I was doing a crossword on my MacBook Pro when with no warning at all the house started to really shake. This was a big earthquake: it felt big and things were moving around. Trivial items fell from shelves, something broke. I was worried the tall column heater would fall from the small table it sits on (so Oshi can’t pee on it). 〰️
For the first time in my life I decided to leave the house. The computer was in my hand anyway, so I pulled the cord and took the two steps to the front door.
Luckily the much needed rain was taking a break.
Out on the deck I called the dogs. Oshi came out, but Sasha had gone to hide under a bed and took a few moments.
My heart was pounding. My hands were shaking as I fumbled with my phone to call my partner, Deb, at work in Wellington.
That’s the first time in my life I’ve actually left the house in an earthquake. In the past we’ve had a few big ones that made me consider it (I don’t bother for the many small quakes we get).
And as I write we’re having an aftershock, but mild, fortunately — an M4.0. That was just a slight bang and a sort of mild wavy motion. I was ready though to pull the plug and head for the deck again.
Our house sits on what is essentially a small sandhill. When it was built the engineers required 6 metre long wooden piles to reach solid ground. The effect of that is that if the wind gusts hard, or the washing machine does a spin cycle, or if you walk too heavily the house will shake a bit. That also means that any earthquake is magnified. Our friends next door though, whose house is on solid flat ground, reported that their house shook violently too in this quake.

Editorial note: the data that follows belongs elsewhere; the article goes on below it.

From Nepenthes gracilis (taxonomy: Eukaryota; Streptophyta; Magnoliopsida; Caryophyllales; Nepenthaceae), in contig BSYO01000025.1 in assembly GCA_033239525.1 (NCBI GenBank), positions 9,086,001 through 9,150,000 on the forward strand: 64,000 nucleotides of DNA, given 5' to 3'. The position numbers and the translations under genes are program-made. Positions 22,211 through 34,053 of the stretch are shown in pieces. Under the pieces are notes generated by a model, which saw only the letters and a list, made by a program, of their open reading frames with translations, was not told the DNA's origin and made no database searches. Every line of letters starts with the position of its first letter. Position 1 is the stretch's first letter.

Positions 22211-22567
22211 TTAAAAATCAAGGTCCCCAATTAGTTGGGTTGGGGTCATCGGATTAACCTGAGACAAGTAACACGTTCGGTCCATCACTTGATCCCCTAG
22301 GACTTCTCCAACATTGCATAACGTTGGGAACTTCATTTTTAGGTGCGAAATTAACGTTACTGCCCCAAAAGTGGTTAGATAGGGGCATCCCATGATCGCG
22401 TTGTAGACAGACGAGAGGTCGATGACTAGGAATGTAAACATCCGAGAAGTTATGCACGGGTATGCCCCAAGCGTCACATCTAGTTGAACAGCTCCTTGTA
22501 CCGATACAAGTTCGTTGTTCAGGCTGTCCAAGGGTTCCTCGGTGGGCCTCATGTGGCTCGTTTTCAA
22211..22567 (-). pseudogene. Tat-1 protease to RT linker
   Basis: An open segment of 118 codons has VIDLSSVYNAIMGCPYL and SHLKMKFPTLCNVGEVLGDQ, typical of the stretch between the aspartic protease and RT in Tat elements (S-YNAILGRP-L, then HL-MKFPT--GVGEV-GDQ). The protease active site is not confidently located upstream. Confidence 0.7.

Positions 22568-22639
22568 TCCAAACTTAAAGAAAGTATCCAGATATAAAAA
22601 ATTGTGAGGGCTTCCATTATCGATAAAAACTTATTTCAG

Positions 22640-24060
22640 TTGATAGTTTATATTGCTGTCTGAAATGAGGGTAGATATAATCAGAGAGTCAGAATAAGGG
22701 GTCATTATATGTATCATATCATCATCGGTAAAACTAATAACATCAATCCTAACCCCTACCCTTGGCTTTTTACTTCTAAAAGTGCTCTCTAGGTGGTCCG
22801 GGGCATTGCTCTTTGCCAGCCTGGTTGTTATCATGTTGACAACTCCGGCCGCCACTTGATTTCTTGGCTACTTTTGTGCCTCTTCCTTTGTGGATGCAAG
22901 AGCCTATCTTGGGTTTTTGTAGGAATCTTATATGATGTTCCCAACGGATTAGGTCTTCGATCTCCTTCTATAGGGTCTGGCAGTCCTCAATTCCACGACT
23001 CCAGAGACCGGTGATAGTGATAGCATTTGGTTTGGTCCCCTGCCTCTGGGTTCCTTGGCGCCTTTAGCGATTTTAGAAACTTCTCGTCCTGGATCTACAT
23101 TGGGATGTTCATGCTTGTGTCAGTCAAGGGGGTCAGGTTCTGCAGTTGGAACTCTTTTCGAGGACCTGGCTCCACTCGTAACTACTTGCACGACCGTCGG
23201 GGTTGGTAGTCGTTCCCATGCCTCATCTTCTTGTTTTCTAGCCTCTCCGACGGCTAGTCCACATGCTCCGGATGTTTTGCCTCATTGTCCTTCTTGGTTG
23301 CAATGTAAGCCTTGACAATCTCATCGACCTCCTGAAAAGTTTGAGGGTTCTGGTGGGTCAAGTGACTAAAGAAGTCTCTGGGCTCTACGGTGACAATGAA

Aotearoa New Zealand has thousands of earthquakes each year, thanks to being on the Ring of Fire. Most are tiny and no-one notices them, but each year we can expect to feel a handful of small shakes.
The pheasants usually let us know when a quake’s on its way. They feel vibrations in the earth before the shaking reaches and they squawk continuously. It’s their special earthquake squawk, different from other alarm calls.
This quake though was so close — only about 33 Km away and only 37 Km deep — that I guess there was no time difference in the waves.
We also often hear something before shaking starts: a bang, or a rumble, or a vibration or something. This time was different: one moment I was sitting quietly pondering a crossword clue and the next I was jumping up and heading for the door.
The outcome though is that although I haven’t yet inspected the outside of the house (the rain came back), there’s no damage beyond some fallen trinkets, a broken tumbler and a broken candle holder. And my heart rate is still elevated.
That’s a tribute to New Zealand building regulations.
And, oops, a tsunami risk (there is none) never even occurred to me!